No Growth, No profit, No problem

It was a historic day. Google’s market capitalization jumped by over $60 billion, enough to bail out Greece for a couple of years, and handily beating the prior single-day record of $46 billion held by Apple.

The thrilling event occurred on the news that Google’s second-quarter revenues rose 11% year-over-year – which seems like a lot in a quarter when S&P 500 revenues are expected to shrink – and “net profit” rose 17%, while net earnings per share of its class A common stock inched up a measly 1%, which sent these shares up 16%.

Or maybe it was on the news that Google finally hadn’t disappointed analysts’ expectations. Or rather, that they’d finally lowered their expectations enough to where Google could exceed them.

The action gave the NASDAQ a big push to rise almost 1% to another all-time record. It’s now 4% above the prior crazy record of March 2000. And this time, everyone agrees, it’s different.

But at least, Google had a profit. A big one, $3.9 billion, so “earnings” with a plus-sign in front of it, rather than a minus-sign. A feat that seems impossible to reach for a number of other companies in the tech space where profits are optional. Or perhaps even a handicap.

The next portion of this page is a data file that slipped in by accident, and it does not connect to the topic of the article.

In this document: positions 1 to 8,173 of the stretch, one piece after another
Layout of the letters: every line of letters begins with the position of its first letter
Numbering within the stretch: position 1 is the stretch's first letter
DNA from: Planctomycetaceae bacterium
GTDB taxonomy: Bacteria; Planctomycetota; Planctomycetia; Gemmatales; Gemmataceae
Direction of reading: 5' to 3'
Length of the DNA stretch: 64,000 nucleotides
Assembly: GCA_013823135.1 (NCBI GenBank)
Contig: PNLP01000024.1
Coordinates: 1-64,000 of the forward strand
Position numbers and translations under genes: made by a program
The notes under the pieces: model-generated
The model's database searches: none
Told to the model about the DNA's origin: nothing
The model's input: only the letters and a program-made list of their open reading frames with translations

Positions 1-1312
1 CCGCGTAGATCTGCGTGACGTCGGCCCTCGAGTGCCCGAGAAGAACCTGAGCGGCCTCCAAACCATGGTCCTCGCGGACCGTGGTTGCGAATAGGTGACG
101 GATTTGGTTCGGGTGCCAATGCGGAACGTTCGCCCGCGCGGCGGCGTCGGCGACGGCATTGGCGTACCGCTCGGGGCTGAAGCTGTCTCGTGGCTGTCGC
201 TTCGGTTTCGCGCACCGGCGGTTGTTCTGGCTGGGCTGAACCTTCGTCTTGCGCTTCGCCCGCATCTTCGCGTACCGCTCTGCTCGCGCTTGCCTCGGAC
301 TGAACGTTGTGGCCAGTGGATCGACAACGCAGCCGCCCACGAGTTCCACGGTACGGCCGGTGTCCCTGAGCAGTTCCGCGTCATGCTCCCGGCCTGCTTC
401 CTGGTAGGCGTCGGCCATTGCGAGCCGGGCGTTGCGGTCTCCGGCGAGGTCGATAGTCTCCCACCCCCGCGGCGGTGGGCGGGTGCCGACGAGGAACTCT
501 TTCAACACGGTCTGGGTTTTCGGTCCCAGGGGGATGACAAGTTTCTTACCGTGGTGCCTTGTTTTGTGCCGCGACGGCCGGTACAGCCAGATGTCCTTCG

Morgan Stanley’s “New Tech” index is trading at 149.5 times forward earnings, Barbara Kollmeyer at MarketWatch pointed out. And that’s high. But it’s based on pro-forma, ex-bad items estimates of what earnings might possibly look like in the next twelve months under the most optimistic or simply fabricated circumstances. So rose-colored fiction.

As those quarters get closer, analysts whittle their earnings estimates down. By the beginning of the reporting period, they’re then close to something that these companies can actually beat. Even better, those “earnings” to beat might actually be with a minus-sign in front. Just lose less money than expected. That formula works all the time.

So “New Tech” is very expensive. And compared to the peak of the last tech bubble which blew up in March 2000?

“This is probably bubblier than it was then given the lack of market memory,” Keith McCullough, CEO of Hedgeye Risk Management, told Kollmeyer.

Looking at past performance, the “New Tech” index sports an average trailing twelve-month P/E ratio of 69. And it’s high. But it obscures reality.

The P/E ratio of a company that has a loss is undefined. It’s usually expressed as “N/A” or just a dash. It’s thus excluded from the average P/E ratio of the index (table). Hence, only profitable companies are included in the calculation of the P/E multiples of the overall index. Which gives the “earnings” part of the P/E ratio a strong upward bias.